What yesterday’s leaders can teach us about today’s crisis

April 27, 2020

No pressure, but how mayors handle the Covid-19 crisis is likely to define their legacy as leaders for years to come.

That weighty reminder was just one message Harvard Business School Professor Nancy Koehn presented during the latest online coaching and learning session of the Covid-19 Local Response Initiative. The good news, said Koehn, a historian who studies crisis leadership, is that even in the most difficult and calamitous situations, “a lot of leaders get better in these moments.”

To illustrate her point, Koehn told city leaders the story of British explorer Ernest Shackleton, whose crew of 27 were shipwrecked and stranded for more than a year and a half during a 1914–16 expedition to Antarctica.

Years after every man returned home safely, journalists asked crew members how an impossible return to safety had been made possible. All had the same answer, Koehn said: “The boss [the crew’s nickname for Shackleton] made us believe we could do it.”

While Shackleton’s crisis is decidedly different than what mayors face today, Koehn said there are key lessons city leaders can take from it.

1. Stick to the mission and be flexible about the tasks. Once Shackleton’s expedition turned into a crisis, he defined his new mission clearly — bring all his men home safely — and communicated clearly with them about what daily routines and tasks were needed to achieve that goal. While that mission could never budge, he remained flexible and improvisational about how he and his team worked to achieve this, as everything from the weather to morale shifted from day to day.

That’s something mayors today can identify with, as they wrestle with uncertainty and a constantly changing set of circumstances, from rising Covid-19 caseloads to a collapsing economy. “All great crisis leaders are absolutely stubborn about the mission: We are going to navigate through Covid-19 and the economic fallout,” Koehn said. Yet there’s “this great suppleness and flexibility about how we do it as the situation changes.”

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2. Take responsibility and risks. Shackleton not only took responsibility for the situation but also for keeping up the morale of his team. Koehn said he believed his biggest enemy was not starvation or the cold, as important as these elements were, but doubt — and the possibility that his men would stop following him. If he sensed one crew member was having a rough time, he would order a round of hot milk for all of them, thus reviving their bodies and spirits without singling out the man who was struggling. Those he sensed were skeptical of his plans he invited to stay with him in his own tent.

At the same time, Shackleton took great risks, like setting off on an 800-mile voyage in a 23-foot lifeboat, knowing that he would need to learn his way through uncertain situations. That’s especially relevant today, Koehn said.

“We’ve got to get comfortable with a lot of uncertainty and chaos, too little information and changing information, and then with navigating from point to point,” Koehn continued. “We’re going to pivot when we make mistakes and learn quickly from that pivot and then navigate to the next point on the horizon. I don’t know any great crisis leader and his or her people who have ever come through a crisis any differently.”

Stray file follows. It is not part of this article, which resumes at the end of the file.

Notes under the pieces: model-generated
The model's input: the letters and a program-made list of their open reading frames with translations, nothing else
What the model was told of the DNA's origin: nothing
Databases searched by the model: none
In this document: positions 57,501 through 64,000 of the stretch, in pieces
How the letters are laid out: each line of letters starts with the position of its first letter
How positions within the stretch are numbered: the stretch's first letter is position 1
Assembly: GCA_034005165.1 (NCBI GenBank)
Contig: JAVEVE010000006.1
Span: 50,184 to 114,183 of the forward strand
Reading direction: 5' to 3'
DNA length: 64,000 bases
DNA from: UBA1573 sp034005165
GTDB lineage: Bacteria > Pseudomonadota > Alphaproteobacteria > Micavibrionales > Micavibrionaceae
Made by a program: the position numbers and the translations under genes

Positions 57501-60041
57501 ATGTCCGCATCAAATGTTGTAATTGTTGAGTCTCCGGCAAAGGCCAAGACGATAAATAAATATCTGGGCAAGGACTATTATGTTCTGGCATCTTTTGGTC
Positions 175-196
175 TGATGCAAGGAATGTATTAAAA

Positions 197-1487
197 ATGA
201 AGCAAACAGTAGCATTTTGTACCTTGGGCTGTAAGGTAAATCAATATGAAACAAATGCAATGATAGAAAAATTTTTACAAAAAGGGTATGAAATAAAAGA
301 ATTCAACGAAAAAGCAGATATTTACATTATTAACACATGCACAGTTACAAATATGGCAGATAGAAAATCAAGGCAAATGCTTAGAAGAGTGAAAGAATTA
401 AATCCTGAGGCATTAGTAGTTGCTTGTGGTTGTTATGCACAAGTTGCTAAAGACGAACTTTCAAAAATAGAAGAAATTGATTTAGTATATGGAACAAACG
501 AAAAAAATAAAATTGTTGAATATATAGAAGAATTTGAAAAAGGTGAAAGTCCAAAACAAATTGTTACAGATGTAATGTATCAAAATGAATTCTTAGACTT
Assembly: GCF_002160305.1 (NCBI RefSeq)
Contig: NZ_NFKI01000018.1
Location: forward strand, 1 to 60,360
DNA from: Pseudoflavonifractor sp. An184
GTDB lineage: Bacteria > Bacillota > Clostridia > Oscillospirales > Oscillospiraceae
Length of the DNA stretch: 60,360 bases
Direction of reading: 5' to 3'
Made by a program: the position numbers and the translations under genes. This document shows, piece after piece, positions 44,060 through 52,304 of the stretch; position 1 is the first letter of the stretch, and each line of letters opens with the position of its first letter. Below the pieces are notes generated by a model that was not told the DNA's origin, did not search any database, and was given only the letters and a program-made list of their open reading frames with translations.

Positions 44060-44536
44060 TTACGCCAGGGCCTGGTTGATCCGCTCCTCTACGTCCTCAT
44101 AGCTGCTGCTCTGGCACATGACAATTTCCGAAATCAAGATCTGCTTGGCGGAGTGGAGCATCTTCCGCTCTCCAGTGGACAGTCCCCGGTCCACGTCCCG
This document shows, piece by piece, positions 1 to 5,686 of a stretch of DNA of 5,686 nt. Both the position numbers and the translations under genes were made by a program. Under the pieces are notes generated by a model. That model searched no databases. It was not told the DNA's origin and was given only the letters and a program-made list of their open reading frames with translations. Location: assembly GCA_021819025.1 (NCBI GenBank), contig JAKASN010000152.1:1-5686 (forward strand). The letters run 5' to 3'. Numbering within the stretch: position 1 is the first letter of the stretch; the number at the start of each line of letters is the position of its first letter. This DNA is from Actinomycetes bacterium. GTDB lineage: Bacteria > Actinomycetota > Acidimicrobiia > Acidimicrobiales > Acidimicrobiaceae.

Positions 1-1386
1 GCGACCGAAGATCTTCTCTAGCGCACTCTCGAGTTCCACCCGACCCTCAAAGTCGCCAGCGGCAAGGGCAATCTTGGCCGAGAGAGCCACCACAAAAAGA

3. Acknowledge feelings and manage energy. Shackleton knew that creating routines was important to creating stability for his team and thus sustaining their spirits. For the seven months that the men lived in tents on the ice, they followed weekly and daily routines. For example, the Union Jack went up at sunrise and down at sunset. Everyone had duties assigned and was required to exercise every day. Each night after dinner, Shackleton would meet with the crew to give them the latest updates. Keeping up routines matters today, as well, both for city staff and residents.

Shakleton guides his crew to safety
Keeping up routines helped Shackleton guide his crew to safety.
Shackleton is on the left.

“Frequent, predictable communication is absolutely essential,” Koehn said. “Reduce the uncertainty enough for [people] that they’re not without grounding. They’re not giving way to panic. The hoarding stops. All those aspects of your leadership, including regular communication, make a big, positive difference.”

How you show up matters, Koehn continued, pointing to a photo of Shackleton looking confident in a fedora, hands locked in his suspenders. “What’s your body language? What kind of demeanor and energy are you portraying? People are so hungry for guidance and confidence and seriousness of purpose right now that they are taking their cues from all kinds of nonverbal behaviors.”

4. Secure your own mask before helping others. Leadership invites loneliness even during good times; during a crisis it’s physically exhausting and emotionally depleting. Koehn cautioned mayors, based on the experience of not just Shackleton but also Abraham Lincoln, Frederick Douglass, and Winston Churchill to carve out personal time to recover every day. “Find a way to feed and water yourself,” she said, “because this is not a sprint, it’s a marathon.”

What mayors are doing serving their communities, Koehn said, “is an extraordinary gift that you are offering” to a public that, history suggests, may not always show its gratitude. “Let me just say, as someone who makes a living studying leaders who make themselves better in a crisis: Thank you, thank you, thank you!”

(Lincoln and Shackleton photos courtesy of Library of Congress and Douglass photo courtesy of the National Archives.)